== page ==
State v. McLaughlin, 246 N.C. App. 306 (2016)

No Error
  • The admission in evidence over objection of a copy and transcript of the Children’s Advocacy Center DVD, which recorded the nurse’s interview portion of the child’s medical evaluation that included the 15 year old’s disclosure of ongoing sexual abuse did not violate the Confrontation Clause, which applies to criminal proceedings. The purpose of the Confrontation Clause is to ensure the reliability (trustworthiness) of evidence, especially “in cases of child sexual abuse, where children are often incompetent or … unavailable to testify.” In this case, the child sexual abuse victim had committed suicide and was therefore unavailable to testify at trial.
  • The court looks to the totality of the circumstances regarding the statement including (1) whether it is nontestimonial in nature, (2) whether it meets an exception based on it being as reliable as cross-examined court testimony because of the circumstances under which it is made, such as medical diagnosis or treatment, (3) who the statement was made to, (4) the primary purpose for which the statement was made, (5) the primary purpose for which it was offered at trial, and (6) public policy concerns. Here, the statement is non-testimonial as it was made for the primary purpose of medical diagnosis and treatment to safeguard the child’s mental and physical health.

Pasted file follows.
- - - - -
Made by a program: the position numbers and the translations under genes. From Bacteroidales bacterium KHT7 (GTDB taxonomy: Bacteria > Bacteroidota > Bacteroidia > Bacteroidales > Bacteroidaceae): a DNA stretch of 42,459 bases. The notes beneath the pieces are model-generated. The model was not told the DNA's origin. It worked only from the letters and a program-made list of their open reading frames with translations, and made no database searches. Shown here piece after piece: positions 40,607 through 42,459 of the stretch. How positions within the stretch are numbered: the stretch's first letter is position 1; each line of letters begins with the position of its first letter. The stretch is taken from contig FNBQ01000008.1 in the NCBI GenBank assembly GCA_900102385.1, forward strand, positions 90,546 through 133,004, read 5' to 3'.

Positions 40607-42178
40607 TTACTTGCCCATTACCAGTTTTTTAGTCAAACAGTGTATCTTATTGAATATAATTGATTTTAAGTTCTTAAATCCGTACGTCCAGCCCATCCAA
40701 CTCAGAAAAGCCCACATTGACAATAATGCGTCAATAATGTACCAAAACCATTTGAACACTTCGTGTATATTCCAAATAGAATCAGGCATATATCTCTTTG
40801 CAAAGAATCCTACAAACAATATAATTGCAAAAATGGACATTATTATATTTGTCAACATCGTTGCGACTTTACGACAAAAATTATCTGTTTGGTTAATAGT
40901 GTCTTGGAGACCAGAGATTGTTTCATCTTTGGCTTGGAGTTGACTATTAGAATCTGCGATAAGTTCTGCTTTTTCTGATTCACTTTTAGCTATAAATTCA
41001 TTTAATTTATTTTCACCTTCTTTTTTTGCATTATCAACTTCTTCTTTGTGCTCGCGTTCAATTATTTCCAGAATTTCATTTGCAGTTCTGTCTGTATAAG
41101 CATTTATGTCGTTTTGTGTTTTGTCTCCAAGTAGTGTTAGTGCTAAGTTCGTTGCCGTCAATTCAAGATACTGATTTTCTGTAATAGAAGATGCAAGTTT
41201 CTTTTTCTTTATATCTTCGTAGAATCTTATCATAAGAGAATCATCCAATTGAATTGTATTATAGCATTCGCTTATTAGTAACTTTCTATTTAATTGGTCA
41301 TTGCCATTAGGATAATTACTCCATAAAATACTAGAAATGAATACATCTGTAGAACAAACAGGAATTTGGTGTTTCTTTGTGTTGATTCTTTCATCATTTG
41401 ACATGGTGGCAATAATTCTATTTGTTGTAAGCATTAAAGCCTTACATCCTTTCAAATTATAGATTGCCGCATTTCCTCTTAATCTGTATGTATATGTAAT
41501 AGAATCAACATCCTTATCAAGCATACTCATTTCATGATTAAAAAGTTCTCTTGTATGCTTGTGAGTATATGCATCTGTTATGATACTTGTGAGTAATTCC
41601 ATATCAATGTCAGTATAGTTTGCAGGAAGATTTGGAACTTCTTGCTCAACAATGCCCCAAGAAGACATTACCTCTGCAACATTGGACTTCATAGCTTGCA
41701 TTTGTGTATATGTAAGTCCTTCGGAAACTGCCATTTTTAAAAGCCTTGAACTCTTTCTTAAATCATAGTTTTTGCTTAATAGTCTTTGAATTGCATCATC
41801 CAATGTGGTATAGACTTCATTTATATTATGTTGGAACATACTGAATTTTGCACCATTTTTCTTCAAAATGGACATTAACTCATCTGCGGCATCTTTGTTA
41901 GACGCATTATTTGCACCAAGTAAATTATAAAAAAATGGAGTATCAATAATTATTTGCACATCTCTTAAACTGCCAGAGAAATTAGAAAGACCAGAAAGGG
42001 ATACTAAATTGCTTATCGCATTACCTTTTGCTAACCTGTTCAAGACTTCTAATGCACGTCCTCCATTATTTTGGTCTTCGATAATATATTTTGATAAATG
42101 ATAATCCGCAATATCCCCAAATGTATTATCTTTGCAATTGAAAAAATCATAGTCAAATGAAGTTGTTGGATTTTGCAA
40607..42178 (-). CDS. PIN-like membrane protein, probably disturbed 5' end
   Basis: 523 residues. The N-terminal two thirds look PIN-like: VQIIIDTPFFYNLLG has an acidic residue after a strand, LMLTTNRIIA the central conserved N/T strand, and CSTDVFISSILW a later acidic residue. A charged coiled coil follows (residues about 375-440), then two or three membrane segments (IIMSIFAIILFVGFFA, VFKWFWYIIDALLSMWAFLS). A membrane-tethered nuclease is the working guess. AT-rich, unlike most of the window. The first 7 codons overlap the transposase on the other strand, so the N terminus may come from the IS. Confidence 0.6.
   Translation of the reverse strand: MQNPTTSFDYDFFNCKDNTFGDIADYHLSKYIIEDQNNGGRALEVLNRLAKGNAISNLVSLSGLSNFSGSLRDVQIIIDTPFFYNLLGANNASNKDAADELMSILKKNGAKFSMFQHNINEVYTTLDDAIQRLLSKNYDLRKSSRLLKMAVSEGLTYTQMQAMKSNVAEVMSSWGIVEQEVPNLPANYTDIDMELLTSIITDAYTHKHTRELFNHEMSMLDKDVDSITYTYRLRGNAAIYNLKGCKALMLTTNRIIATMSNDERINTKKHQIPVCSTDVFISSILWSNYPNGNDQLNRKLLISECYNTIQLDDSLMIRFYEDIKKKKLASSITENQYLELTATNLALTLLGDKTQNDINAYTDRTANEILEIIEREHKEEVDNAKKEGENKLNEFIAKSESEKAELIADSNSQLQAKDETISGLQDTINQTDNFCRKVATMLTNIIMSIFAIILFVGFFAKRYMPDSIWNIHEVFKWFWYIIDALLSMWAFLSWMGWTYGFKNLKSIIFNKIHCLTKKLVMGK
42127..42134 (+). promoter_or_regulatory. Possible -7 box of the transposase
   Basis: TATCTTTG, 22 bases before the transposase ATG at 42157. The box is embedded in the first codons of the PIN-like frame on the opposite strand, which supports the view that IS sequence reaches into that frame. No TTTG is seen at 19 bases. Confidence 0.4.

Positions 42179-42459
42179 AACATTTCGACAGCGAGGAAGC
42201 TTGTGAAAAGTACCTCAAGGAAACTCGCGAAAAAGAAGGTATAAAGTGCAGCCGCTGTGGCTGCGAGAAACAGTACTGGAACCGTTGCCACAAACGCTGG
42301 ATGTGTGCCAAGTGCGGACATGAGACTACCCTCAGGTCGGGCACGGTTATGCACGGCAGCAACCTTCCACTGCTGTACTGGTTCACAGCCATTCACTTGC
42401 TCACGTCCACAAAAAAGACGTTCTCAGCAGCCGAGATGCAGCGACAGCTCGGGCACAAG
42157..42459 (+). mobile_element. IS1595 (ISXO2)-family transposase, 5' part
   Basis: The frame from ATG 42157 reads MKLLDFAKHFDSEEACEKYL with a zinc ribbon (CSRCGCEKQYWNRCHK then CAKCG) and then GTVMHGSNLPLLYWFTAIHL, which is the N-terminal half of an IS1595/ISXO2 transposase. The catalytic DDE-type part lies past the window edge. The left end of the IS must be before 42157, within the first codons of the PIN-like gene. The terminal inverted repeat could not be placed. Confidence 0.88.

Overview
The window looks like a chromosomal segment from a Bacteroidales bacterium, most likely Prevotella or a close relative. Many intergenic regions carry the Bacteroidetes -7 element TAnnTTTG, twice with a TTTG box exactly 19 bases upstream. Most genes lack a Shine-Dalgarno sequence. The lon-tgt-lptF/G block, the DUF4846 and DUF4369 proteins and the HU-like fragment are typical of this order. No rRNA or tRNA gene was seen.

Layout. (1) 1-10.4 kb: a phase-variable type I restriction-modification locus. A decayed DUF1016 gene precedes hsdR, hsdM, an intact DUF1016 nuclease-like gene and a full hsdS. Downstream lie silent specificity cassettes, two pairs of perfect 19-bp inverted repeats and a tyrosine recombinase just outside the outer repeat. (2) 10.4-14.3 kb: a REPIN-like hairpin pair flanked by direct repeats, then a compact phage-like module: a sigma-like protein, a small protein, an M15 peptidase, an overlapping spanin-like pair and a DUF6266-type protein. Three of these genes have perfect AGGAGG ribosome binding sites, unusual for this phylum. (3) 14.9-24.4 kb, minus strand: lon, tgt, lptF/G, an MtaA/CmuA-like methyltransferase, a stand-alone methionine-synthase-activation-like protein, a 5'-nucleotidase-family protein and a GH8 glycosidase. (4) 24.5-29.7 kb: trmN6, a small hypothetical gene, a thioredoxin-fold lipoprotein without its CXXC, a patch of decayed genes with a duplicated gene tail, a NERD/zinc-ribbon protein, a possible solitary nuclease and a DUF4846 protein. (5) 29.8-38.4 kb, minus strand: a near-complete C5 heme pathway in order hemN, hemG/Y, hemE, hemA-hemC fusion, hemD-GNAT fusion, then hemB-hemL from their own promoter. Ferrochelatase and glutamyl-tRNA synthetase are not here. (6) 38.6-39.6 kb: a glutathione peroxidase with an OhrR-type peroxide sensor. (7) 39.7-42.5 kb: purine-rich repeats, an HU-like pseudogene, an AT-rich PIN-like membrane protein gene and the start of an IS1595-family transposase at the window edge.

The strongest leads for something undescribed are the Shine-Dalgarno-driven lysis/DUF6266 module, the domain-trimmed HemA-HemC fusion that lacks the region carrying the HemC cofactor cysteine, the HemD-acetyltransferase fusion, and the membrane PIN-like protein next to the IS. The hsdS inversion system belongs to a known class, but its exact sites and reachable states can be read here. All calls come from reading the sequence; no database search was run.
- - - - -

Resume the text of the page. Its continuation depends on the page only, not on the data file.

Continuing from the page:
• The mandatory reporting law regarding suspected child abuse does not convert the statement to testimonial; the primary purpose is not to create an out-of-court substitute for trial testimony. 
Criminal Cases with Application to Child Welfare
Confrontation Clause and Child's Statement
Click on a term below for additional case summaries tagged with the same term.